DL: Would you do it again?

Bruce: It was a fun experience.  The staff was professional and their respect for the truth in counts impressed the skeptic in me.

DL: What was your general impression of the article written based on your experience?

Bruce: It was a hit job, written by someone with no experience in voting processes.  What I read into the article?  How about a publishing deadline was missed and the Litz office is being blamed for it.  We were very busy until 3:30am and did not see anything we could have done to speed up the process.  Before the Argus tells a professional staff how to do their job, they should learn how to do the job themselves.  It was a usual weak job of glossing over their own incompetence.

DL: Thanks Bruce for your firsthand reporting on the process.



#1 Poly43 on 11.09.12 at 12:09 am

Like DL, I am no fan of Bob Litz. But…Bob pales in comparison to what’s happening in Florida. Governor Rick Scott has brought back Jim Crow from the dead. 48 hours later, and we still know nothing about Florida’s 29 electoral votes. Since 2000 Florida has been a horror story. WHY? Voter suppression. Pure and simple.

The argus is trying to manufacture a story where there is none. I’m connvinced our process is OK…certainly nothing like Florida.

#2 Pathloss on 11.09.12 at 7:02 am

It’s important to see both sides. Ooh, the comment about the Argus. Sadly, true. I still feel the events center vote was rigged. I also feel a Snowgates vote should be monitored with no ballots out of sight. City political types do not like being told what to do. In their minds, Home Rule means we have no voice. Once elected, seems they forget government is of, by, & for the people.

#3 Guest Poster on 11.09.12 at 6:14 pm

What I see in the hit piece is the work of Jason Gant and his ALEC friends. ES&S want South Dakota to ‘upgrade’ to the touch screen systems they sell. Intercivic and others will continue to push the idea of instant voting results and how important it is for us. A lot of BS.

Followers of my posts will find I am an advocate of returning to completely paper based voting process with the higher levels of security many hands in the process enhances.

The ethically challenged ALEC GOP Secretary of States through out the US are pushing for more ways to limit voting. The more they can limit voting, the more their side will win. It is their only way to win in the future.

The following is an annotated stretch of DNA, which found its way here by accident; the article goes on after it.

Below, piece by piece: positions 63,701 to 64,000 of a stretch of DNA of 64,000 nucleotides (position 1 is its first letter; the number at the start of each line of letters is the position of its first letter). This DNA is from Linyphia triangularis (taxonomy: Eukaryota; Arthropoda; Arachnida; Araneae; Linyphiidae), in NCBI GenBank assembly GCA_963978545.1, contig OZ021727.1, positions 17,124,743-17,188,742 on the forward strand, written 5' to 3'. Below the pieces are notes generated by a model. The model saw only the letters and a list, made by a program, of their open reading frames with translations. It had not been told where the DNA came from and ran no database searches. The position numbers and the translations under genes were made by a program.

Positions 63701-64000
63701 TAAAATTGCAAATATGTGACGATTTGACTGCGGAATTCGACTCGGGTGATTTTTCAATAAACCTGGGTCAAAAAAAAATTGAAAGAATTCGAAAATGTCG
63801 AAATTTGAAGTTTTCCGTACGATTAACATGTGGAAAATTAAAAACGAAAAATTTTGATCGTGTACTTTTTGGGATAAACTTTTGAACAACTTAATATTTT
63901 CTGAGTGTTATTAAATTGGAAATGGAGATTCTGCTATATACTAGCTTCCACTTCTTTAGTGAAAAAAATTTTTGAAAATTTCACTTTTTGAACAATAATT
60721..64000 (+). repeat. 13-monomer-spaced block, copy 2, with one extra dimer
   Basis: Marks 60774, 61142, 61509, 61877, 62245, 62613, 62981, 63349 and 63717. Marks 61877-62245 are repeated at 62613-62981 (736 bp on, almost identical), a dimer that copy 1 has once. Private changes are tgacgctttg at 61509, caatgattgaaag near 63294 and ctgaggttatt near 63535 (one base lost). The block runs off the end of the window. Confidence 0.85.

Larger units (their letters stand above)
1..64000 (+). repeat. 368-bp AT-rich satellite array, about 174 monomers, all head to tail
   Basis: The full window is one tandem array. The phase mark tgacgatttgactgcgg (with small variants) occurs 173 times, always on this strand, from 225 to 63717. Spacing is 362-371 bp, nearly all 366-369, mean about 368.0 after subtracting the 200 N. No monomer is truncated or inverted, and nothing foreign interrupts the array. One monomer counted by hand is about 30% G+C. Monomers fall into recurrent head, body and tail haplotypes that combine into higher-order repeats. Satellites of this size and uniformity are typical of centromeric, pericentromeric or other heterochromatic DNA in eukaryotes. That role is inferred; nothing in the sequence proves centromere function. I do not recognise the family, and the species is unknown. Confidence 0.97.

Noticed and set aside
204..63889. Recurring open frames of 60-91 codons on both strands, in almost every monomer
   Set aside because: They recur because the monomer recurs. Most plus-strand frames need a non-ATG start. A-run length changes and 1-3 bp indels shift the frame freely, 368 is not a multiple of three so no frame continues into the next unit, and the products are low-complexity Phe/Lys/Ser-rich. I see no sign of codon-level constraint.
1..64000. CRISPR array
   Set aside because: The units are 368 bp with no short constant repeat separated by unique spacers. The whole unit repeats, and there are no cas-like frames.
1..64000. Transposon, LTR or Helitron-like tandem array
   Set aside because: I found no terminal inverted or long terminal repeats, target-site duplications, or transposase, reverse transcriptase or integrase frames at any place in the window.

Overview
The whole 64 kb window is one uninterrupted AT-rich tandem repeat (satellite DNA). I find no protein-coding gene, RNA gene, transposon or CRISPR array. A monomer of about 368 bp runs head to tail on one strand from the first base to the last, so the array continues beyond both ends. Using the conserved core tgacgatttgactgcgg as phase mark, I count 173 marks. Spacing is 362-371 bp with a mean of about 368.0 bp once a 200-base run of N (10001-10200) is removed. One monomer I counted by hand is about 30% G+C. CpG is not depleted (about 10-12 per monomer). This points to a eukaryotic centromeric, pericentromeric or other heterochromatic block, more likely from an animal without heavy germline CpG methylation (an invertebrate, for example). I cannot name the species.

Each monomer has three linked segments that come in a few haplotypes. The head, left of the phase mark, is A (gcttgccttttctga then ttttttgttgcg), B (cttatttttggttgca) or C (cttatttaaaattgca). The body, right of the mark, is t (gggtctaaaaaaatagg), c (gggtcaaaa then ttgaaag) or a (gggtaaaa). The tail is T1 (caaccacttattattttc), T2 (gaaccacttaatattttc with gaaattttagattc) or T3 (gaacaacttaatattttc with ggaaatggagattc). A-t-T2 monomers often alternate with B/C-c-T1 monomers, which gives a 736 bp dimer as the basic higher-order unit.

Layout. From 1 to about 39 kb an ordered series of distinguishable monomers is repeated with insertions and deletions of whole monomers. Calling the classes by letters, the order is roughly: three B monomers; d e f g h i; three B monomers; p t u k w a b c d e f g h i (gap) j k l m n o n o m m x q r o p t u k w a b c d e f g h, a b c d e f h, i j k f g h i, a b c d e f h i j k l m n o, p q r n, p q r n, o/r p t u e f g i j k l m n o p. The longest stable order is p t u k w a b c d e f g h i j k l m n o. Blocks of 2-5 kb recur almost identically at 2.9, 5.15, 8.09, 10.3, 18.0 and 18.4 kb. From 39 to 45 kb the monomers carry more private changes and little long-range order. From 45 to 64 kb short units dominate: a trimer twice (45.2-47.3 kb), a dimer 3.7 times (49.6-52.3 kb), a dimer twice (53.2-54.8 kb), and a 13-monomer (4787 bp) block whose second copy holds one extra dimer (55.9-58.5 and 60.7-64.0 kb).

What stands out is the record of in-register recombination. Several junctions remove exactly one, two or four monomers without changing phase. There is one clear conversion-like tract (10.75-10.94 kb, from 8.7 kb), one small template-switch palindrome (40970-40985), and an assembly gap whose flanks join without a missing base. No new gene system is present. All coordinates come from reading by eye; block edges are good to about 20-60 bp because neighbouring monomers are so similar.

#4 l3wis on 11.10.12 at 11:52 am

GP tells me DaCola was featured on a National Radio show for a post GP did about ES & S. We are working on getting an audio clip . . .

#5 Dave R on 11.10.12 at 11:36 pm

Paper Ballots leave a paper trail and are the only way to go. Electronic voting machines are a bad idea, imo.

Also, agree with Bruce.

#6 Detroit Lewis on 11.11.12 at 12:30 pm

Dave, especially in a low population state like SD we could easily hand count ballots.

#7 Concerned Citizen on 11.13.12 at 9:05 am

Why in the 21st Century would we want to count ballots by hand? The counters cannot be “rigged” they are at zero when they start…this process that can be watched by any citizen..from zero to the end. There are few human errors when counting with a machine, I cannot imagine how many human errors would happen counting by hand. This would definitely slow down the process.

On Litz’s behalf, I think taking the time to make sure the count was correct was the right thing to do. I have watched this process, and in my opinion, Litz’s staff does the actual work with the counting machines and really do not care so much about the results as they do the process.

#8 Guest Poster on 11.13.12 at 2:58 pm

I was impressed by the staff running the process. Still why shouldn’t all ballots be on paper and counted by hand?

We in South Dakota have been lucky so far with our less hackable older processes. It appears we will not be so lucky in the future if Gant and his cabal continue to steal our rights from us.

#9 l3wis on 11.16.12 at 9:16 pm

GP is right, our outdated equipment have probably made the process safer. Paper ballots are the way to go and stay.